It was a hectic day for the nation, but for those in Boston, it was chaos. We are likely only beginning to comprehend the aftermath of the two explosions near the finish line of the Boston Marathon yesterday that took three lives and injured at least 140 others. It is a tragedy that we will likely never understand — for how can one understand something that has no good explanation?
As soon as the news broke yesterday, people who knew any of the more than 20,000 registered participants tried to make contact despite the shaky cell phone service. It became clear almost immediately that there was a sizable number of Penn Staters racing or in the area.
Ryan Hogan was one of those Penn Staters. Hogan is the president of Penn State’s Club Cross Country team. Although he did not participate himself, he was in Boston yesterday afternoon to cheer on the three current and six former Club Cross Country members that he knew racing in the marathon.
Hogan was only two blocks from the explosions that occurred just before 3:00 p.m.
“We heard something that kind of sounded like thunder, so we let it go,” Hogan said. “It didn’t even register that something was going wrong. Then we saw people hurrying away from the scene and we said ‘hmmm this is interesting.’ I starting to connect everything and I realized something wasn’t going right.”
Hogan said he found out what was going on using Twitter, mere blocks away from the detonation.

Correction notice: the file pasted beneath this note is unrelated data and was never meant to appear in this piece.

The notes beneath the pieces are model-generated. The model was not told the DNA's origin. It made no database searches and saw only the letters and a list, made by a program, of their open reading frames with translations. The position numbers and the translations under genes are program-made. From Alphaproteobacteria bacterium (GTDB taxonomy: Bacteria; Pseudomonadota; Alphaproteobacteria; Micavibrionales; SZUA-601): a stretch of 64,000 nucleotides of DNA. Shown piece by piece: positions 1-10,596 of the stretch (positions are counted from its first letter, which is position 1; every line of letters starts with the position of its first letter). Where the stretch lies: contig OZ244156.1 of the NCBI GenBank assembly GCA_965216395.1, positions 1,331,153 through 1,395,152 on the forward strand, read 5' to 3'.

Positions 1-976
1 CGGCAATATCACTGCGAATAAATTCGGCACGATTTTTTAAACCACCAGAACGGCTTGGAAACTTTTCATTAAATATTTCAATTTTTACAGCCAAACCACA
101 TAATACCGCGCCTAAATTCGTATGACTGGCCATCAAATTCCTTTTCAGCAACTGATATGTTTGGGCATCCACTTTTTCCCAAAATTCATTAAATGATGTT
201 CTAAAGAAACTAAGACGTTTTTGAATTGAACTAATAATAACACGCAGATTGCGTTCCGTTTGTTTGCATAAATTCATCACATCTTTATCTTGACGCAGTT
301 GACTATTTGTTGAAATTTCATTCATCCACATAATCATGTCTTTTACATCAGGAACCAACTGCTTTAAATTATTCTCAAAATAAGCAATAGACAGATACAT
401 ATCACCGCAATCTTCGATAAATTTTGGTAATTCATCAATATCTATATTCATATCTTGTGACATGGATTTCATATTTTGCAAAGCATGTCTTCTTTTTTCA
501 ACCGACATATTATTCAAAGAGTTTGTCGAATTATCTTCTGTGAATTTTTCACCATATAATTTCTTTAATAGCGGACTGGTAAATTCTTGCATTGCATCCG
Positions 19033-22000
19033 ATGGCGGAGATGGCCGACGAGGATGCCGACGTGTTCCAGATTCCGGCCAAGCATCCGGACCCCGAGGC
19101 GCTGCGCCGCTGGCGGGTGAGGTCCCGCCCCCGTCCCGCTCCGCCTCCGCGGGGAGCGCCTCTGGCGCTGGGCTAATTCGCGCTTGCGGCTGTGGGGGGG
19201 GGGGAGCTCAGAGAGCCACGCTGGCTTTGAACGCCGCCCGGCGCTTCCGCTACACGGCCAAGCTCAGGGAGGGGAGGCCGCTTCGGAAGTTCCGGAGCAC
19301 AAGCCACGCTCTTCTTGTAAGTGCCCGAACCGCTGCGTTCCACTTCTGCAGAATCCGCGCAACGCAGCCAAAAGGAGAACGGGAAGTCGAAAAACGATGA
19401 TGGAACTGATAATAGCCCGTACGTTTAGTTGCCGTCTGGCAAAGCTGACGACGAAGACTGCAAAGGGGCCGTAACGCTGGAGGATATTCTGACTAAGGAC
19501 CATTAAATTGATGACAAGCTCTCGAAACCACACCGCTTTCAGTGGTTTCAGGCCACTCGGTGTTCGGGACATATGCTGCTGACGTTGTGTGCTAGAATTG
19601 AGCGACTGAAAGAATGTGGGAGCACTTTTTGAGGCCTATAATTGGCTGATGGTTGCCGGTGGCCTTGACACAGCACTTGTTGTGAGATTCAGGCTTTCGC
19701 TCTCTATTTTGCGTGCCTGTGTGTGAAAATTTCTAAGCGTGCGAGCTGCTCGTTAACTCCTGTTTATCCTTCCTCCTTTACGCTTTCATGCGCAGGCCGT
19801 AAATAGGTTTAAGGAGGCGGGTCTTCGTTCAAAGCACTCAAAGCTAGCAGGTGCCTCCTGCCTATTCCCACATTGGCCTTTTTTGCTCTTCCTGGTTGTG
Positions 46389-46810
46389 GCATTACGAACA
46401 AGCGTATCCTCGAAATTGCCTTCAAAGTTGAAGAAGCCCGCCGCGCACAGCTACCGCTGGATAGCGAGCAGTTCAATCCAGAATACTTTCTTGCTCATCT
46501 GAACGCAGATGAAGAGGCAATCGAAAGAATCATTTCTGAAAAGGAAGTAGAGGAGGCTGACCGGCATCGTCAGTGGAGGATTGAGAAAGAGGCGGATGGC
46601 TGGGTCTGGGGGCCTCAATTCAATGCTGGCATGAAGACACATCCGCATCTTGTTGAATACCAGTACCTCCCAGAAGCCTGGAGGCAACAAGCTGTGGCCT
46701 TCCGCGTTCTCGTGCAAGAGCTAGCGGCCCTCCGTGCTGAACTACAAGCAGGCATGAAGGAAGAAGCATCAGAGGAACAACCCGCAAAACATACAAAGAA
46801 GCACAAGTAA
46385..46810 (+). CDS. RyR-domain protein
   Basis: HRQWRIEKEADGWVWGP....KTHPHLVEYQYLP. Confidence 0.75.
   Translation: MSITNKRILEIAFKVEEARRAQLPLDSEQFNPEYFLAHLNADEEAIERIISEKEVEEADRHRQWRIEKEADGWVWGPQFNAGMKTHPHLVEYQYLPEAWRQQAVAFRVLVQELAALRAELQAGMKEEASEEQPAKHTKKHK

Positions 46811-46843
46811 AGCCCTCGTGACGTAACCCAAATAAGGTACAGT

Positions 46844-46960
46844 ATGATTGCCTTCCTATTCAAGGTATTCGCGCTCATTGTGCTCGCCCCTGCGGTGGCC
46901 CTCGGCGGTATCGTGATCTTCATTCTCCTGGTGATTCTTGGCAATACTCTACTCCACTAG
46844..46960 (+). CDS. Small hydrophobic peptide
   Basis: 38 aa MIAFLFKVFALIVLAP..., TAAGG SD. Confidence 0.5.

“Like any journalist, I checked twitter and found out what was going on,” Hogan said.
Hogan quickly tried to make contact with his fellow Club Cross Country teammates. None of the nine Penn Staters Hogan knew in the race were injured.
“Most had finished by a pretty decent margin,” Hogan said. “Everyone was okay. Two guys didn’t even get to finish that were about a half mile away. They literally put roadblocks up. Us and the Nittany Valley Running Club made it out safely.”
In all, sixteen members of the State College-based Nittany Valley Running Club were registered in the marathon. Other Penn Staters — including numerous faculty and staff members — were able to make it out unscathed.
The Greater Boston chapter of the Penn State Alumni Association offered its support to anyone affected by the events yesterday.
“We hope all of our alumni and their loved ones are safe and, if any students, alumni or other members of the Penn State community who were involved need any assistance or lodging, please don’t hesitate to reach out,” Communications VP Katie Huber said.
For Hogan, who was set to return to State College late last night, the tragedy hasn’t really sunk in.
“I haven’t had much of a chance to process it,” Hogan said. “I imagine it will be surreal when I get home and have a chance to look at everything.”